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Tastes like lost heritage

June 07,2019
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The old draft beer spot called “Nogari Alley” in Euljiro, Seoul. [KWON HYUK-JAE]
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Park Chung-bae
The author is a food columnist.

When it was announced that Eulji Myeonok in central Seoul would be relocated because of redevelopment, many were angry. After the city announced a plan to save old shops, Eulji Myeonok, famous for its Pyongyang-style naengmyeon (cold buckwheat noodles), survived. Eulji OB Bear, a restaurant in the alley across from Eulji Myeonok, is being evicted by the building owner. Sure, a Korean restaurant in Insa-dong was about to be shut down because of operation difficulties, but customers saved it from being closed.

The survival of old restaurants has been a hot topic as of late. They have created “sympathy through food.” People treasure old restaurants like their family and friends. Aside from the sentimental connection, old restaurants are valuable as cultural assets. Eulji OB Bear, which began on a corner of Euljiro’s Tool Alley in 1980, is a fossil from the “draft beer era” in the ’80s. It sells small pollock, or nogari, for 1,000 won ($0.85), a product brought by refugees to South Korea after the 1950-53 Korean War.

Eulji Myeonok symbolizes the successful arrival of Pyongyang-style naengmyeon in Seoul. Having a glass of soju with boiled beef slices and the thinnest cold noodles in Korea in old Euljiro atmosphere is only possible at Eulji Myeonok.

Taste and space cannot be experienced separately. Since the international conference on urban redevelopment in The Hague, the Netherlands, in 1958, urban redevelopment has shifted from demolition to restoration and preservation, and to renewal. Korea has a painful memory of losing Pimatgol to redevelopment in 2008. The Hangover Soup Alley and Octopus Alley disappeared then. Urban renewal can preserve old buildings, but rapid rent hikes threaten the survival of old shops. Moreover, a sharp minimum wage increase, 52-hour workweek and a shortage of skilled cooks also contribute to the demise of old Korean restaurants. Value-for-money and satisfaction-for-money have led people to seek cheaper dining options and eat out less. Food delivery services increase and convenience stores offer a variety of food options.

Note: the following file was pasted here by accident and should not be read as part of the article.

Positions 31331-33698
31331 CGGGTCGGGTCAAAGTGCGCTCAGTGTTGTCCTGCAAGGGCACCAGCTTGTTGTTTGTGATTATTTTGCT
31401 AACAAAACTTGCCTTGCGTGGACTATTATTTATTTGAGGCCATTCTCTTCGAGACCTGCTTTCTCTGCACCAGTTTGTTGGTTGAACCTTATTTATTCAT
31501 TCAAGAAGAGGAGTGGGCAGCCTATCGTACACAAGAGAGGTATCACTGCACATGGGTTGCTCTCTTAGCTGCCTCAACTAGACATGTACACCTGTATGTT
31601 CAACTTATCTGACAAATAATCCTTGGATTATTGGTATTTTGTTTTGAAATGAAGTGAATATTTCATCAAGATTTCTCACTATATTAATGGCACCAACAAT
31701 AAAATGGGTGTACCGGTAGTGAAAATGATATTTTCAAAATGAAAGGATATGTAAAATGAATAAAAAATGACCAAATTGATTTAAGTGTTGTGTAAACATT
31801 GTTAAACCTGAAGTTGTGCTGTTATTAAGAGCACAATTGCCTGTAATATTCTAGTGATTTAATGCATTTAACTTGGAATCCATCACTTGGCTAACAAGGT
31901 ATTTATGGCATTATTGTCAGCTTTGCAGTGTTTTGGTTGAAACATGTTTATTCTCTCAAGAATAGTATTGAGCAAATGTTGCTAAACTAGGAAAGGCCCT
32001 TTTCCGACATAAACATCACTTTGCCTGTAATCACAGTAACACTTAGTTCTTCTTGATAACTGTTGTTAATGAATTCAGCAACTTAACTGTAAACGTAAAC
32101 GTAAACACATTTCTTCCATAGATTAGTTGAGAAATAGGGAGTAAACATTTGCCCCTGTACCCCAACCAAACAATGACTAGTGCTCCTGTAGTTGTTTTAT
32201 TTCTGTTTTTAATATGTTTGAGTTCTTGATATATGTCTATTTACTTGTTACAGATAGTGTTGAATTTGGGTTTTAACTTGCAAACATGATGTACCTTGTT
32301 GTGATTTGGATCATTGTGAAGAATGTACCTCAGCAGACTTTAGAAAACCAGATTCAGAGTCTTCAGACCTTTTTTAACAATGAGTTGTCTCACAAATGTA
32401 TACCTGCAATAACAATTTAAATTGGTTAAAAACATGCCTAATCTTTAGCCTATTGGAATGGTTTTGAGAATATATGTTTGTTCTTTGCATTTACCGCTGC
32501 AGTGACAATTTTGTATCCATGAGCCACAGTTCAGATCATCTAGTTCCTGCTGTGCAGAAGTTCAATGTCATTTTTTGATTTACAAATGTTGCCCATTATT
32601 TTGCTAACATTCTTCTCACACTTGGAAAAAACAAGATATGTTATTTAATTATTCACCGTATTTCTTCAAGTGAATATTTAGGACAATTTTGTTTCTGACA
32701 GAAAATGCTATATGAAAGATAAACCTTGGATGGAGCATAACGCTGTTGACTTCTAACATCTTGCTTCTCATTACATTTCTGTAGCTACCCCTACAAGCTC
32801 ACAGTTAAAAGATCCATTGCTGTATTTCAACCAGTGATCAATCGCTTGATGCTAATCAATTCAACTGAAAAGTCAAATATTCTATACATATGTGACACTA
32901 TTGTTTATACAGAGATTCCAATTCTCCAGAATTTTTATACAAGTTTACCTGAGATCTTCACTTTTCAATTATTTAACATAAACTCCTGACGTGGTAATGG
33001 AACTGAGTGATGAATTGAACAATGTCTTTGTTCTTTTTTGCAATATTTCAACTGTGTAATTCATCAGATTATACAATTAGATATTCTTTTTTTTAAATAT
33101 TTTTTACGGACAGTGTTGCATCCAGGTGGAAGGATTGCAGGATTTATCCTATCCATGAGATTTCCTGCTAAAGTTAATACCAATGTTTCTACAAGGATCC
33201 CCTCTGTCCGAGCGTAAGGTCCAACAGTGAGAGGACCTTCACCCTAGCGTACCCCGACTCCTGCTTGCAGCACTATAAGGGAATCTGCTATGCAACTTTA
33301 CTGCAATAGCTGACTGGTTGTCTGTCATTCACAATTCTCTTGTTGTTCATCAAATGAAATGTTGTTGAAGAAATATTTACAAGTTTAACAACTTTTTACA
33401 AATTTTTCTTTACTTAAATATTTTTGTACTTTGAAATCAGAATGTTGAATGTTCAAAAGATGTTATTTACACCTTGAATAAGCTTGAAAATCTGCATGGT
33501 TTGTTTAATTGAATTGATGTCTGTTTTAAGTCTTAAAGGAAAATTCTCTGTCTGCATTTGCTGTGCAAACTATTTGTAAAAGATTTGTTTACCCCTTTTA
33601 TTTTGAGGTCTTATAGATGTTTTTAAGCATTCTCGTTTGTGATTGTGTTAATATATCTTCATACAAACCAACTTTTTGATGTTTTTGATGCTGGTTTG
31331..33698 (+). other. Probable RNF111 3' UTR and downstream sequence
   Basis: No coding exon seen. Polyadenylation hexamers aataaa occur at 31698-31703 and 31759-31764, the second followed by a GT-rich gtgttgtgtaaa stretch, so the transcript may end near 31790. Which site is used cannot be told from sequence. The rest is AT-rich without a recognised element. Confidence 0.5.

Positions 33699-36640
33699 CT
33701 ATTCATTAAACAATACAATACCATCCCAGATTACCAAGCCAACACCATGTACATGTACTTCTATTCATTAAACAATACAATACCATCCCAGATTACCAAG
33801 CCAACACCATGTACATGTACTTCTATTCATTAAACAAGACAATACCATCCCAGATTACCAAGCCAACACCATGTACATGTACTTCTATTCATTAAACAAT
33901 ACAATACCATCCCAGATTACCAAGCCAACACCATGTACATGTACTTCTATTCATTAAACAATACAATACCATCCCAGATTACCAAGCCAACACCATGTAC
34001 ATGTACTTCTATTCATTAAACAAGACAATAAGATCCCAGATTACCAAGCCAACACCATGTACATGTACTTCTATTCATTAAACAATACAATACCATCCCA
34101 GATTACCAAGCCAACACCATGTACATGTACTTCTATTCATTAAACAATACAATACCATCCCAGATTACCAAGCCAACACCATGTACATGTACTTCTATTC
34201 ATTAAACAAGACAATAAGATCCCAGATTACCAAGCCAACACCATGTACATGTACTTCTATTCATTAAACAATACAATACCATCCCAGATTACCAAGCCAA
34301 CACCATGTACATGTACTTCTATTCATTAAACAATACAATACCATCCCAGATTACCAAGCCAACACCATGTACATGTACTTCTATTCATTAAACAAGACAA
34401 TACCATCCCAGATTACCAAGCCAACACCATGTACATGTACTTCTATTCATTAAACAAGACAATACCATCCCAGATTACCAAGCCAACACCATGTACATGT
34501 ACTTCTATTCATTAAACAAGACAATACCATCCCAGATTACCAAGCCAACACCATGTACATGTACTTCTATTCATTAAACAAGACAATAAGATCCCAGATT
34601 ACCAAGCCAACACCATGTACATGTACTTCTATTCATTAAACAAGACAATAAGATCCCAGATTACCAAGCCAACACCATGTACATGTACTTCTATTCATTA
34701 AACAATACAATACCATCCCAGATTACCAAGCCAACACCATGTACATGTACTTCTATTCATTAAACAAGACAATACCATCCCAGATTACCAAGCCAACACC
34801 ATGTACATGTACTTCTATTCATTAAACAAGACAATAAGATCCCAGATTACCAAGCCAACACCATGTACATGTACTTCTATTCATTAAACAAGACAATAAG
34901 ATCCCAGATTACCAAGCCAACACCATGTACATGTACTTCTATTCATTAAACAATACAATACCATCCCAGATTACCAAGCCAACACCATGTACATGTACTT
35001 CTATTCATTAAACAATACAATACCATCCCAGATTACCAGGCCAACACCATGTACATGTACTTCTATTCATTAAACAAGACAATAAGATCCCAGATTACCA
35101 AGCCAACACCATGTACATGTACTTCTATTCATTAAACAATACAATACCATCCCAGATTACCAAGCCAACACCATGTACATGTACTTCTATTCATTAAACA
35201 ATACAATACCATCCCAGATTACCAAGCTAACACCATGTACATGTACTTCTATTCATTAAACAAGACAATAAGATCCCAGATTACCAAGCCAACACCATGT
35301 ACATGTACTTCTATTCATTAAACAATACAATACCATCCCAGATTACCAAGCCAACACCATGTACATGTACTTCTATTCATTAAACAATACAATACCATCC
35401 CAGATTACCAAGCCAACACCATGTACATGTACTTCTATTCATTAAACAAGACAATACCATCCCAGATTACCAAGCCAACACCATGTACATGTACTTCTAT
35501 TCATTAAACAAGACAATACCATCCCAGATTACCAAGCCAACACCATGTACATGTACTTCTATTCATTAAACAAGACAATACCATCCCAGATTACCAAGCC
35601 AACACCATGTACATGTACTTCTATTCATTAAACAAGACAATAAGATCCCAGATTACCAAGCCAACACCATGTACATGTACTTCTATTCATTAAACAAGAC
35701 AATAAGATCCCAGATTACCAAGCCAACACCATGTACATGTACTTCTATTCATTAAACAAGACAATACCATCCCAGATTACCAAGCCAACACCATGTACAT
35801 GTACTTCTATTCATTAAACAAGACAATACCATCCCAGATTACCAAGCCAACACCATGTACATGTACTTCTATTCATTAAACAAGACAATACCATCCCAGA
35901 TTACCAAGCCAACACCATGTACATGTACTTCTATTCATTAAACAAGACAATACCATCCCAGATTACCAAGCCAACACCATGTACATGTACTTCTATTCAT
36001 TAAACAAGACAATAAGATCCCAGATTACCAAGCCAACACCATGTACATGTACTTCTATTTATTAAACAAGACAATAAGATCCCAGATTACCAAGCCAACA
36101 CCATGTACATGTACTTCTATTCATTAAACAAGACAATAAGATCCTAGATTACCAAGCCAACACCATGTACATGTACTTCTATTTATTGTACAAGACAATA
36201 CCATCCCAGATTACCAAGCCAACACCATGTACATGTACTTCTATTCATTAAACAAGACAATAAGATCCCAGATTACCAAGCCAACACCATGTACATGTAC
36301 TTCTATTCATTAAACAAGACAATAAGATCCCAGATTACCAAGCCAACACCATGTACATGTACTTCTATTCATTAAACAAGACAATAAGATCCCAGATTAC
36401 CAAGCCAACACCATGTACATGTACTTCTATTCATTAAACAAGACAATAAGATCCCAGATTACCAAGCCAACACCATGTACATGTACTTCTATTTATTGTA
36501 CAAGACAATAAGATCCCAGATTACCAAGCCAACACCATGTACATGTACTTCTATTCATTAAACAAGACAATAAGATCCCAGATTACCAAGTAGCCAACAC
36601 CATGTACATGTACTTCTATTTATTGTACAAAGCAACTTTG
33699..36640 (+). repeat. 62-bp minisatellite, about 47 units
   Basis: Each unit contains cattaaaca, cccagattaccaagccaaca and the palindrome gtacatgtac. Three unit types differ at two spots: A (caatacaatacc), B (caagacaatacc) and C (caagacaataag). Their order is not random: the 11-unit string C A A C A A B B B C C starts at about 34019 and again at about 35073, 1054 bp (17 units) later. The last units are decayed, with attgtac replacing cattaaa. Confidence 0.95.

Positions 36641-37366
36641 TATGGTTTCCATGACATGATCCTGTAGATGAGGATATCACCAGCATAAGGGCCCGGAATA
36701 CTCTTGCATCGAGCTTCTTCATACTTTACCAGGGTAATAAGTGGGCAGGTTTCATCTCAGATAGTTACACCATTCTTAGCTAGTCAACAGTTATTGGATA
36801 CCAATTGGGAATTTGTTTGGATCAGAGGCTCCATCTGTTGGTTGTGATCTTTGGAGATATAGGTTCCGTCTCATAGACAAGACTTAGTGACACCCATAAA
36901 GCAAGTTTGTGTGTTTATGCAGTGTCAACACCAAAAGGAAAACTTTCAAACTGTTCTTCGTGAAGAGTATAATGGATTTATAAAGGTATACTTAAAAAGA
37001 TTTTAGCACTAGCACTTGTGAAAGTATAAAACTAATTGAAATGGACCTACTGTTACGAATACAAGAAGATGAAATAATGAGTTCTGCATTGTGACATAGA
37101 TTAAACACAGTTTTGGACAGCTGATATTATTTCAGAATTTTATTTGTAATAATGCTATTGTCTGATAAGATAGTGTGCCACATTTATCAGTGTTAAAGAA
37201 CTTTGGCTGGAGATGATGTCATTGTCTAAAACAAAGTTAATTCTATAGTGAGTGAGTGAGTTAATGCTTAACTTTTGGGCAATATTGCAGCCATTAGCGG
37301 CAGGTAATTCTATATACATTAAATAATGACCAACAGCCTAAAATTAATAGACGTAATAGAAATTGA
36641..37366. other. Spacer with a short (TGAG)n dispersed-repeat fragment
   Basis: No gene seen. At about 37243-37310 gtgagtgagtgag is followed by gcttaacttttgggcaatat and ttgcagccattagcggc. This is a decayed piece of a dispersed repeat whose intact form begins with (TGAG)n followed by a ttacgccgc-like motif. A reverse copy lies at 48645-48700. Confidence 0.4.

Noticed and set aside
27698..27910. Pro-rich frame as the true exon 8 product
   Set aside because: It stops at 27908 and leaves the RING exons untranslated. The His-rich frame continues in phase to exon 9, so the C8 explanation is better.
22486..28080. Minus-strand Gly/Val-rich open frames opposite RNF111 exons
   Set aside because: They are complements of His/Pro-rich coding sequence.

Korean restaurants in Insa-dong offering course meals were badly hit. When one old restaurant disappears, it is not just memories that are erased. Food that cannot be tasted is quickly forgotten. It is hard to ask individuals to stand against the trend and operate restaurants for 100 years. In China, healthy companies established before 1956 receive certificates marking their heritage. The certificates are so powerful that similar stores without certificates go bankrupt.

In Japan, there are 33,069 traditional firms established more than 100 years ago in Kyoto and Tokyo because of the tradition of respecting merchants and the custom of not wanting drastic changes. More than 3,000 businesses are over 200 years old, and seven claim to be more than 1,000 years old. In China and Japan, old restaurants hardly ever relocate. They have long lease terms and drastic lease hikes are uncommon. When the lease price is stable, they can develop their own food and services, and create a cycle of long survival.

Yet in Korea, urban renewal happens here and there. When drastic lease hikes continue, 100-year-old restaurants will be nothing more than a dream. Instead, there will be 100-year-old franchised restaurants and 100-year-old properties that have consistently been rented as some sort of restaurant. Restaurants should be given time to adjust to changes. For urban redevelopment, lease policies for old restaurants should be created just as old buildings are preserved.

Standards and fairness for selecting old restaurants should also be established and PR efforts enhanced. No one would ignore a familiar space and taste. I wonder what else would attract the attention of the public as much as old restaurants in urban renewal.
Translation by the Korea JoongAng Daily staff.

JoongAng Ilbo, June 6, Page 24